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Phototherapy

Phototherapy (phototherapy) is the use of artificially obtained infrared, visible and ultraviolet radiation for therapeutic purposes. In case of phototherapy, the natural radiation of the Sun is also used (see. Heliotherapy). The effect of light energy on the human body is determined by the intensity (lamp power and distance to the irradiated surface), the duration of exposure and the depth of penetration of electromagnetic waves. The depth of penetration of light energy is different: the greatest in the field of red and infrared and the smallest in ultraviolet rays.

When exposed to the skin, light rays cause redness - erythema. Under the action of infrared rays, erythema appears during or several minutes after irradiation (thermal erythema). Under the action of ultraviolet rays, erythema appears after a certain (2-8 hours) latent (hidden) period (photoelectric erythema). The degree of skin reaction depends on the dose and the sensitivity of the skin to ultraviolet rays. The latter is not the same in different parts of the body (regional photosensitivity) and decreases from the skin of the chest, abdomen, back to the skin of the hands and the yogi. Repeated exposures lower sensitivity, therefore in the fall it is lower than in spring.

Skin reactivity may be altered in some pathological conditions: enhanced with certain forms of eczema , some neurovascular lesions, increased thyroid function , while taking a number of drugs (sulfa drugs), weakened with chronic infectious diseases accompanied by general exhaustion, in seriously injured, changed in lesions of various parts of the nervous system. After 3-4 days, pigmentation (tanning) appears at the site of irradiation, which is possible without prior formation of erythema, as a result of repeated long-wave ultraviolet irradiation, especially solar, or artificial. The intensity of pigmentation depends on the course of the pathological process.

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The mechanism of action of ultraviolet radiation - see. Ultraviolet radiation . The action of visible and especially infrared radiation (see) is accompanied by expansion of blood and lymphatic vessels, increased blood and lymph circulation, increased metabolism and tissue temperature.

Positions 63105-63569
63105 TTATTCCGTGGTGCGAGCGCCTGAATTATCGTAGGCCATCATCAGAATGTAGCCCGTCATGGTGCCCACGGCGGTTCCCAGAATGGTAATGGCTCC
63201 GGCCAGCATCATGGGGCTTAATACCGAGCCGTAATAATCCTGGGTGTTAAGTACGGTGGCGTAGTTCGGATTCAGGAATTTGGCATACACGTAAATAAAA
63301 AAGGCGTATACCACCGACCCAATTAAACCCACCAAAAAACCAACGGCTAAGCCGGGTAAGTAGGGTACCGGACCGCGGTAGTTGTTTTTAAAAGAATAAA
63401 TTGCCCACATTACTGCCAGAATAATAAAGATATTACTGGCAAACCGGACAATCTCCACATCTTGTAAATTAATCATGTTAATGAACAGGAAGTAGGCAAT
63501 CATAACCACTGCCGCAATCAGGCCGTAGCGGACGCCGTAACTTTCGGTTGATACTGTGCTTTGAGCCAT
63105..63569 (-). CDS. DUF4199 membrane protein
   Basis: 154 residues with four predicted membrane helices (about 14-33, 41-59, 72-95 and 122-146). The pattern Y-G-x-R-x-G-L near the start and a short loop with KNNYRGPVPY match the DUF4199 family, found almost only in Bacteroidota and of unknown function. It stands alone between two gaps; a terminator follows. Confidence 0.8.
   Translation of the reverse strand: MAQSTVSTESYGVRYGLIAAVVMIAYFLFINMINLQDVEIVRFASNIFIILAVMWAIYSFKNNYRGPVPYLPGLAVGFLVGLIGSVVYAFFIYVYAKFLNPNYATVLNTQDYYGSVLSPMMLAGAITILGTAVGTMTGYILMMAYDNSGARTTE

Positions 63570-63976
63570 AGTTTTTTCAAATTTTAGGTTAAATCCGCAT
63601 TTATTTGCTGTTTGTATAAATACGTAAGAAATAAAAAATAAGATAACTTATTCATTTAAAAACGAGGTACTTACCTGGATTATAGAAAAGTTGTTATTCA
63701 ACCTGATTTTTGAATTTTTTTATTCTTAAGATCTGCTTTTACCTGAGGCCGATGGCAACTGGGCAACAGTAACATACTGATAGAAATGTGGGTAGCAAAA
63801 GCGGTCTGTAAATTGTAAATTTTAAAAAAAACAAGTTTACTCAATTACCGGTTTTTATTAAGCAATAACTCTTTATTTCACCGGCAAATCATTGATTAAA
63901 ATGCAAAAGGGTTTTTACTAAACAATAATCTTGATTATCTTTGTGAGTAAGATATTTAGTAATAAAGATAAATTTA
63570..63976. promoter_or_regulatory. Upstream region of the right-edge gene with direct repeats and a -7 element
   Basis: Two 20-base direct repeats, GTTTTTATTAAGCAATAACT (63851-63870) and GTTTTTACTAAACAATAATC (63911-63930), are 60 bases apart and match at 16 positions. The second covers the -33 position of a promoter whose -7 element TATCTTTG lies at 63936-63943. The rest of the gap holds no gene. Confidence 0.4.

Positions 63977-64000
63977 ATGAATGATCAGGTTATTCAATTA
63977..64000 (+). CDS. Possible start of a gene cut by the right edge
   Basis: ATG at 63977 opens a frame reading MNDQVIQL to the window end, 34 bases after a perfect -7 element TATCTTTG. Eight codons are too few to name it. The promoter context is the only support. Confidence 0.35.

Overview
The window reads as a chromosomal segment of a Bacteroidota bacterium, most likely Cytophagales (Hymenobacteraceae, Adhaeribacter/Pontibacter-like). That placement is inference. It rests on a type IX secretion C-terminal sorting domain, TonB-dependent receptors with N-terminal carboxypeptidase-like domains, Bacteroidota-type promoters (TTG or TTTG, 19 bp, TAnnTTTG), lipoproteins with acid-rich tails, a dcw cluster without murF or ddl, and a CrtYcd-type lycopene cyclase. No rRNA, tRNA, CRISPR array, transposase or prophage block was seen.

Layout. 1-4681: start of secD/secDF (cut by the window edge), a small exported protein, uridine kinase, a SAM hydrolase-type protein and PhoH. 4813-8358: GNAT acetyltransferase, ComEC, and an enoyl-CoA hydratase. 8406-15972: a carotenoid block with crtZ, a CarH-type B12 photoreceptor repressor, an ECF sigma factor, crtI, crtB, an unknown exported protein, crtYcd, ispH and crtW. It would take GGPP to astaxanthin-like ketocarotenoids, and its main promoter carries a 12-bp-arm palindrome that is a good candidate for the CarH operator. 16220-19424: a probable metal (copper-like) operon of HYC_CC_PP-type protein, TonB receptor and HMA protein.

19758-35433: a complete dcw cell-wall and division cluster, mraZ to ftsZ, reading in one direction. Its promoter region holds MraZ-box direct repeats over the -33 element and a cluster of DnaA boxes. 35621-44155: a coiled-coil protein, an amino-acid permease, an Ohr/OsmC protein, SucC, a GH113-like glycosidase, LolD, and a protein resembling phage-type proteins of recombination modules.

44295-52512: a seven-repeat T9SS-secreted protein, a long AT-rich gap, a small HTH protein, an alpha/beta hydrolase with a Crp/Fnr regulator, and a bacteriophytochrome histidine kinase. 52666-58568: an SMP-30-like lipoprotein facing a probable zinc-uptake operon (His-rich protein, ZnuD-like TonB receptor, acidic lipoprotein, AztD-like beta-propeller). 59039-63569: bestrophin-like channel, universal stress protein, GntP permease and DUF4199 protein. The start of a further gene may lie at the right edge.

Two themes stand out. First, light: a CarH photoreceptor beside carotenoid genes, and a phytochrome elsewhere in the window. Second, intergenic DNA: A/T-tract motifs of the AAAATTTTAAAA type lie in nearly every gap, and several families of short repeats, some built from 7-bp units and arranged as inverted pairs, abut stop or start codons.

For the purpose of therapeutic and prophylactic effects on the body, artificial light sources are used, which, depending on the methods of radiation, are divided into caloric and luminescent. In caloric (thermal) sources, the amount and composition of the emitted energy depends on the degree of heating of the radiating body. These include incandescent lamps emitting infrared and visible rays (see Solux-lamp , Minina lamp).

Luminescent light sources are caused by electrical, chemical phenomena. This category of sources includes mercury-quartz lamps, bactericidal and erythemal UV-V lamps (see UV irradiators ).

Indications . Visible and infrared rays are used as an analgesic and absorbing agent, mainly for subacute and chronic inflammatory processes, neuralgic and muscular pains, as well as to enhance the metabolic processes in the body. Ultraviolet rays are used for general exposures in the case of ultraviolet deficiency , to strengthen the body, increase resistance to various infections (see Fotarii ); in erythemal dosages - as an analgesic and anti-inflammatory agent in the treatment of some forms of arthritis, diseases of the peripheral nervous system (neuritis, neuralgia, radiculitis ), muscular (myositis), respiratory (bronchitis, pleurisy) systems, and skin and gynecological diseases. Ultraviolet irradiation of varying intensity and localization is used in metabolic disorders, joint tuberculosis, bones, lymphatic glands, peritonitis of tuberculosis etiology , fibrosis of pulmonary tuberculosis. Desensitizing effect of ultraviolet irradiation is used in the treatment of arthritis of allergic origin, bronchial asthma (in the interictal period), with a tendency to catarrhal diseases, bronchitis, laryngitis and others. , radiculitis .

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In order to disinfect the air, shortwave ultraviolet radiation is used in children's and medical institutions, in operating rooms, dressings.

Contraindications . The use of light, in particular, ultraviolet rays, is contraindicated in the active form of pulmonary tuberculosis, malignant neoplasms, cardiac, renal failure , hypertension of II - III degree, severe depletion, increased thyroid function, and in case of increased sensitivity ( sensitization ) to light.

Phototherapy in pediatrics . The anatomical and physiological characteristics of the child’s body determine its hypersensitivity to light therapy.

The most caution requires ultraviolet irradiation; before their use, it is necessary to determine biodoze (see) Severe "threshold" erythema in young children often appears when irradiated for 15 seconds. General ultraviolet irradiation is prescribed to premature babies with gradually increasing doses from 1/2 to 2 biodoses with simultaneous heating with a solux or infra-ray lamp. General ultraviolet radiation is prescribed for rickets , for the prevention of catarrh of the upper respiratory tract, as well as in the interictal period of rheumatism to increase the body's defenses. Local ultraviolet irradiation is prescribed for chronic tonsillitis (tonsil irradiation). As a result of general ultraviolet radiation in prophylactic doses, an improvement in appetite, sleep, and physical development indicators is observed.

Contraindications to the use of ultraviolet radiation are the same as for adults, and, in addition, increased excitability of the central nervous system.